August 9, 2013 § Leave a comment

Released: 2013; Written by: Ken Carter, Annette Haywood-Carter, John Eugene Cay, Jr.; Directed by: Annette Haywood-Carter; With: Jim Caviezel, Jaimie Alexander, Chiwetel Ejiofor, Jack McBrayer, Bradley Whitford, Sam Shepard, Hal Holbrook.


Based on a true story, Savannah is the story of Ward Allen (Jim Caviezel), an antagonistic, bombastic, son of the South who eschews his lineage, which may well have afforded him quite the pile of dough and plantation digs.  Instead Ward chooses the land and his relationship to it, aided by a close friendship with a freed slave named Christmas Moultrie (Chiwetel Ejiofor) and his loyal pooch.  He hunts duck to make his living and spends his days on the water admiring his surroundings.

The story is told, in flashback, by Christmas as he lives out his days with friend and caretaker, Jack Cay (Bradley Whitford).  Jack grew up at Christmas’ side, hearing the tales of Ward Allen, and treating him like a fantastical legend.  The real beauty of the movie is that, although Allen is a bit of a Paul Bunyan-esque figure in tale, he is a very real man who fought, pretty regularly, with society, the law, and his wife and, occasionally, lost.

Allen’s greatest weaknesses are drink, duck hunting, his dog, and his wife.  In that order.  Some of the most wonderful colorful moments in the film are those depicting Allen’s propensity for booze, but they are also the saddest as they allow for his submission.  In the most telling moment (and the moment which truly pin-points Allen’s philosophy) Allen’s wife, Lucy (Jaimie Alexander) finds him in the bar, fall-down drunk, and drags him home.  Once there, he attempts to prove to her that he will do as he wishes and, in the heat of the moment, shoots the eyes clean out of a painted portrait of her hanging on the wall.  She presses charges and he’s jailed.  While in jail, he writes a commentary for the local paper lamenting the way the world has gone.  He is a man of the earth and has no desire to further explore “restless industry” as the rest of the population does.  He expresses his respect for the life cycle of creatures and that he would prefer it not be slowed.  The true star of this tale is the land.  Savannah is a sweeping and sometimes melancholy backdrop for the story of Allen’s life and this movie is a love story to Allen’s life theories and the spaces in which he developed them.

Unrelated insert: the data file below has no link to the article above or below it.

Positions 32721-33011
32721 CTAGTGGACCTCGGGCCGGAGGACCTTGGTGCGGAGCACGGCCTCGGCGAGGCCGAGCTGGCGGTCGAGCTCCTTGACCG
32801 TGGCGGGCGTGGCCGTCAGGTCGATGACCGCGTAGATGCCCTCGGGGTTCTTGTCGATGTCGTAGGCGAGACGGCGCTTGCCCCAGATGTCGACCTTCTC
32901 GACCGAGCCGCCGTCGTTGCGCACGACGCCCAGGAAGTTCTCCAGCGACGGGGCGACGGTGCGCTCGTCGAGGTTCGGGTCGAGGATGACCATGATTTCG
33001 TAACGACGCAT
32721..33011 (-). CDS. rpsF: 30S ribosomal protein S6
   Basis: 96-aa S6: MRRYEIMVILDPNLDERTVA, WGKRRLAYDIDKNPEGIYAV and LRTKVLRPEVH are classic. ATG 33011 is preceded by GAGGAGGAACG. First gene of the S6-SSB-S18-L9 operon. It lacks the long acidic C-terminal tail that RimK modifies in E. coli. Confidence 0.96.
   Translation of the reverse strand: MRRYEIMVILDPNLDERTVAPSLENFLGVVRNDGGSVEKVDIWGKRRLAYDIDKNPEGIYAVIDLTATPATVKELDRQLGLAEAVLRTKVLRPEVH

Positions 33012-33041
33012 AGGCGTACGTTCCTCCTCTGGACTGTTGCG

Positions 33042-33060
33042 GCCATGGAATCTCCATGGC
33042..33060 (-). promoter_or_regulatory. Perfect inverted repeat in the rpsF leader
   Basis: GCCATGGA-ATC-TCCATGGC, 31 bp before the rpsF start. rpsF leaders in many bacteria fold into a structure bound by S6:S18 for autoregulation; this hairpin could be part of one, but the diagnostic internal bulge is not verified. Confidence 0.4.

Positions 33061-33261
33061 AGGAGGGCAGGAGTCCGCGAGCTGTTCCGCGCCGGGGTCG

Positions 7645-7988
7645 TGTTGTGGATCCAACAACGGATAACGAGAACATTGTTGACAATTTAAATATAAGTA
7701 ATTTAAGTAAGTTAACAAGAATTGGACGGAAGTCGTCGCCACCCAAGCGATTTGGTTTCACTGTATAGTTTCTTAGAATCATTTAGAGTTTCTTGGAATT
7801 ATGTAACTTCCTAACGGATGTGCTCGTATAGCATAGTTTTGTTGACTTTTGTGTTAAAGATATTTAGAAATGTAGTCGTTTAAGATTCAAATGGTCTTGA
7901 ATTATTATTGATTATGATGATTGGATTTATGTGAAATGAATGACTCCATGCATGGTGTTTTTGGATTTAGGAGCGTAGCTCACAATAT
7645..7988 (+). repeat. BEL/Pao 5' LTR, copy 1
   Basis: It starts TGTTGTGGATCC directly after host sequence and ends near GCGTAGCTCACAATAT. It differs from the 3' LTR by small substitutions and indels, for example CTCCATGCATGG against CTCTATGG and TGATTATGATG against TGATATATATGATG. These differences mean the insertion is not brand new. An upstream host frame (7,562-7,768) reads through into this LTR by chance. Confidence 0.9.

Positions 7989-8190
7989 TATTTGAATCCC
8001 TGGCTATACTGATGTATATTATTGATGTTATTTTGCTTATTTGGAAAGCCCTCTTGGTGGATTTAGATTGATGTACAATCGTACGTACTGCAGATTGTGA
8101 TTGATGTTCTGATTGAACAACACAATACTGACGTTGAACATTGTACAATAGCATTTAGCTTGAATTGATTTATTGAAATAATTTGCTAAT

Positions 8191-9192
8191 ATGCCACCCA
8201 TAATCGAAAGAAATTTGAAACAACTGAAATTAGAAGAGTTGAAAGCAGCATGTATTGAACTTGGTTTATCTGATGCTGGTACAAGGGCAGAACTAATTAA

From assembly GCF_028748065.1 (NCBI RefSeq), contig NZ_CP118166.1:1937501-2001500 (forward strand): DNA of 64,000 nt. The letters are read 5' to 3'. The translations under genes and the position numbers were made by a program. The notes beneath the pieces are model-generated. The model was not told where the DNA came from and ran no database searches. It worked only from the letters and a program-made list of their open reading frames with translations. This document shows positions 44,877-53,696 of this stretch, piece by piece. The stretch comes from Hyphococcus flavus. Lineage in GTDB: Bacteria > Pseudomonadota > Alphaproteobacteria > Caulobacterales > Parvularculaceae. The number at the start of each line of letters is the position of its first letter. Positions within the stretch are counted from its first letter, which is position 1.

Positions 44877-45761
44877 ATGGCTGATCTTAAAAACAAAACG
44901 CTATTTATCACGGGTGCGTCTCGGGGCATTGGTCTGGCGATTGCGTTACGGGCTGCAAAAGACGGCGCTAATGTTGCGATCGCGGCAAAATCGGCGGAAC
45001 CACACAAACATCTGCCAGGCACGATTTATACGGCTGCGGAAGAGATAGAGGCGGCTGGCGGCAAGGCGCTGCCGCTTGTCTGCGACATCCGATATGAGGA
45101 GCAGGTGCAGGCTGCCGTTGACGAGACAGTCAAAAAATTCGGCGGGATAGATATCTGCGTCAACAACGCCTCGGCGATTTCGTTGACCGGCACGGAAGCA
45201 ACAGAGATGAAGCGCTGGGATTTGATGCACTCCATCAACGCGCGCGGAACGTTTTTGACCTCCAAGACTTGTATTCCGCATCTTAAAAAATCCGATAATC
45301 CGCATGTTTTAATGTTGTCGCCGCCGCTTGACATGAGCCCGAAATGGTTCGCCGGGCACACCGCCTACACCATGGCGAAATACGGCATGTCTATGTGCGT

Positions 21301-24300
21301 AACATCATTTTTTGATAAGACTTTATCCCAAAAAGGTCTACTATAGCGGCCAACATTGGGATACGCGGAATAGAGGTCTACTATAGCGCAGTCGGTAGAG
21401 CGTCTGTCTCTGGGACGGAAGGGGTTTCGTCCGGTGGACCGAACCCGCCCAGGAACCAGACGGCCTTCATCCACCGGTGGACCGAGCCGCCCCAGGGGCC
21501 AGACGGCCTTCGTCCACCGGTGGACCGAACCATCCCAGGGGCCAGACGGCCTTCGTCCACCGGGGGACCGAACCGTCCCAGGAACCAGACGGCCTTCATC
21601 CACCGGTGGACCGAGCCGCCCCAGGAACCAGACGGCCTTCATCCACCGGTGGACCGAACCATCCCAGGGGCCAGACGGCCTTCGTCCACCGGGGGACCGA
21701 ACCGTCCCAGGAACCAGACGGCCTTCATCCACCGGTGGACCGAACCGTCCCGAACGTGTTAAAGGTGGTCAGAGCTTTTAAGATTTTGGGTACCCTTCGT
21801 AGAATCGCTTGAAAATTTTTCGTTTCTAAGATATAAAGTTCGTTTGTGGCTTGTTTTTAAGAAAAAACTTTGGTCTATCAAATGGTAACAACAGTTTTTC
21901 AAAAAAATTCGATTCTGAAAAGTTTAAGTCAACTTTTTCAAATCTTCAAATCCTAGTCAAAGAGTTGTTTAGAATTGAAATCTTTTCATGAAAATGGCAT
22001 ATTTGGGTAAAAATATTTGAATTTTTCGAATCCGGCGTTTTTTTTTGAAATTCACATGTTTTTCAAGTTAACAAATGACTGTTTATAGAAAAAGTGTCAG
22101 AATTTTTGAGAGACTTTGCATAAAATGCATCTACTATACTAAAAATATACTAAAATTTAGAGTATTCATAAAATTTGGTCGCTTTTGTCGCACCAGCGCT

Caviezel and Ejiofor are, predictably fantastic in this movie, weaving and developing a friendship which requires very little definition or proof.  They love each other, they love the land, and they live as such.  Whitford is, sadly, underused, but as they teller of the tale (and not the subject), it’s understandable.  Alexander beautifully holds her own with Caviezel and refrains from allowing Lucy to become a broken record, constantly nagging at Ward to quit drinking, come home, and “civilize” himself.  She allows for a lovely vulnerability and pilfers a bit of empathy from the viewer (which is a real task, as Caviezel is a charming animal).  Lucy’s fate is a true tragedy and the movie (and the cast) let it be what it is: life, minus the infiltration of society and industry.

The movie is driven by Allen’s life cycle; the narrative line is based on his existence’s ebb and flow.  There isn’t any cleverness here, and sometimes, like Allen, the movie just wants to admire Savannah.  Luckily for us, Allen is fascinating and Savannah, especially through this lens, is enchanting.

— Leah Gehlsen Morlan


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